The Disk Operating System (DOS) was once the dominant computer operating system, and most people who owned a computer in the 1980s and early 1990s have used it. While few computers use DOS today, you can still utilize it as a tool to make a new hard drive bootable. If you have a computer with an empty hard drive, you can use an MS-DOS boot disk from FreeDOS to install DOS on the hard drive and make it bootable. After installing DOS, you can use the computer to run older software, or install a second operating system on top of the DOS installation.
Making a Hard Drive Bootable with an MS-DOS Boot Disk
Browse to BootDisk.com (see Resources) on a computer with a working floppy disk drive. Click the link to download the MS-DOS 6.22 boot disk, and save the resulting file to the desktop.
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Insert a blank floppy disk and double-click the file "boot622.exe" on the desktop. Click "OK." The utility turns the blank floppy disk into an MS-DOS boot disk.
Transfer the MS-DOS 6.22 boot disk to the computer with an empty hard drive. Start the computer. The computer boots from the disk, and after a moment displays an "A:" prompt.
Type "fdisk" omitting the quotation marks and press "Enter." The MS-DOS FDISK utility appears. This utility creates a partition on an empty hard drive, which prepares it for formatting. Press "Enter" until you reach the screen saying "System will now restart."
Press "Enter" again. The computer restarts and displays the "A:" prompt.
Type "format c:" and press "Enter." Type "Y" to confirm, and then press "Enter" again when the process is complete. The hard drive is now formatted and ready for data.
Type "sys c:" and press "Enter." The computer displays the message "system transferred."
Remove the floppy disk and restart the computer. The computer boots from the hard drive and displays a "C:" prompt. You now have an MS-DOS hard drive with most basic DOS commands available. See Section 2 if you need a version of DOS with additional features.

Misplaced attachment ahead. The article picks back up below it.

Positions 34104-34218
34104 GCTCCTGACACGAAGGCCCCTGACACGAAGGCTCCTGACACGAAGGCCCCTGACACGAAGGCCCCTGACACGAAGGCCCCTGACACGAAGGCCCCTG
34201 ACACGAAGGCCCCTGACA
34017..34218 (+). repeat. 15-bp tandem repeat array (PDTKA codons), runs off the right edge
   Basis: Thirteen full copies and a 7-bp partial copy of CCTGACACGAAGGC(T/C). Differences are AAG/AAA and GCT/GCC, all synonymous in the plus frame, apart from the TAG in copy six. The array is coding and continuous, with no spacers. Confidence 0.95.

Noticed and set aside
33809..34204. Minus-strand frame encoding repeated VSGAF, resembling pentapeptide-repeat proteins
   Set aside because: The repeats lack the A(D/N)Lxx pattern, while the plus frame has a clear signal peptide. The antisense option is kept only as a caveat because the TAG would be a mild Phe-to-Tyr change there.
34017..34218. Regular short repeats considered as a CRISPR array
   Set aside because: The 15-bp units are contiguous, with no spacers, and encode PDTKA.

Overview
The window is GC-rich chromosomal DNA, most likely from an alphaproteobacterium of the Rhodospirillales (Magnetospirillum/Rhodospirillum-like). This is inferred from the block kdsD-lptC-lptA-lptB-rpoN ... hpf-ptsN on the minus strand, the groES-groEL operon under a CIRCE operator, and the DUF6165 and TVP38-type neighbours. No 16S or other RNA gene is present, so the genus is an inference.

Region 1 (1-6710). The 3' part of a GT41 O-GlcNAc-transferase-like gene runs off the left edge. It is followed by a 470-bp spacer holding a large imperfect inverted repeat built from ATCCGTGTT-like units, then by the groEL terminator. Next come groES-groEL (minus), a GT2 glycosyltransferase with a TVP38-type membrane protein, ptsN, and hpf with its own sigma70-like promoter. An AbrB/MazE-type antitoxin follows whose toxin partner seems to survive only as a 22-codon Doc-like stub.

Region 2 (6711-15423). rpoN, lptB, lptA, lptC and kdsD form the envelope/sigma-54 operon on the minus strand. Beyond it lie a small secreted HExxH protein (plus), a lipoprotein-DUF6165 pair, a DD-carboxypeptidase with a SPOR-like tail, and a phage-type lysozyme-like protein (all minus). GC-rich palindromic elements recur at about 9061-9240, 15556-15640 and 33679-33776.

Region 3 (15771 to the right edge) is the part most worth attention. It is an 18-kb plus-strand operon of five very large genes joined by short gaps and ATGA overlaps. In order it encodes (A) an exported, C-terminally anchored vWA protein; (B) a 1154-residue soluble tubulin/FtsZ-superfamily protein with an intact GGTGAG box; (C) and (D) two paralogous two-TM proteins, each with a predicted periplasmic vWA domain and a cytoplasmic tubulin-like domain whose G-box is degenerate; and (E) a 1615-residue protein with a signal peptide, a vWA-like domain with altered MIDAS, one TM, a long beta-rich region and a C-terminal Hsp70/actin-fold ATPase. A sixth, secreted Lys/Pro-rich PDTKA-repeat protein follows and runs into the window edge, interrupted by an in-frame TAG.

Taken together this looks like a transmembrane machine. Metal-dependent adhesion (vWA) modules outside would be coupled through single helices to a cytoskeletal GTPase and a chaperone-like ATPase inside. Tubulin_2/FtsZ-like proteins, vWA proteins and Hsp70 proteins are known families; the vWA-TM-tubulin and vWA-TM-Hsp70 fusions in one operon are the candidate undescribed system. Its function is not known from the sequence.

Making a Hard Drive Bootable by Installing FreeDOS
Browse to the FreeDOS website (see Resources) using a computer with a working CD burner. Click the "Download FreeDOS" link on the left side of the screen. Click the link to download the base version of FreeDOS, and save the file to the desktop. Burn the FreeDOS disc image to a blank CD using disc-burning software.
Transfer the FreeDOS CD to the computer with an empty hard drive. Insert the disc and start the computer. In most cases, the computer scans the optical drive and boots from the CD automatically. In other cases, you may need to press a key to select a boot device as the computer starts up. The computer displays a color FreeDOS screen after booting from the CD.
Press the "1" key to select "Continue to boot FreeDOS from CD-ROM."
Press the "1" key to select "Install to harddisk using FreeDOS setup."
Use the arrow keys to highlight your language, and press "Enter."
Highlight the first option to prepare the hard drive for FreeDOS and press "Enter." This step creates a partition on the hard drive, which prepares it to be formatted. Press "Enter" through this process until asked to give final approval. Select "Yes" and press "Enter" again.
Push "F3" to quit the disk partitioning utility. Select "Yes" and push "Enter." The partitioning process is complete. Allow the computer to restart and boot from the FreeDOS CD again. Select the same options as before to continue the FreeDOS installation process and re-select your language. The installation utility continues, prompting you to ask whether it should create a file system on the hard drive.
Select "Yes" and push "Enter." Type "YES" in capital letters and push "Enter" again. The utility formats the hard drive.
Press "1" to continue the FreeDOS installation process, and push "Enter." Press "1" and "Enter" again to confirm.
Continue pressing "Enter" until a blue screen with a status bar appears. FreeDOS is now copied from the CD to the computer. After the files are copied, the utility displays the message "Press any key to continue." Press "Enter." The screen changes to black and white. After a moment, the computer restarts and loads FreeDOS.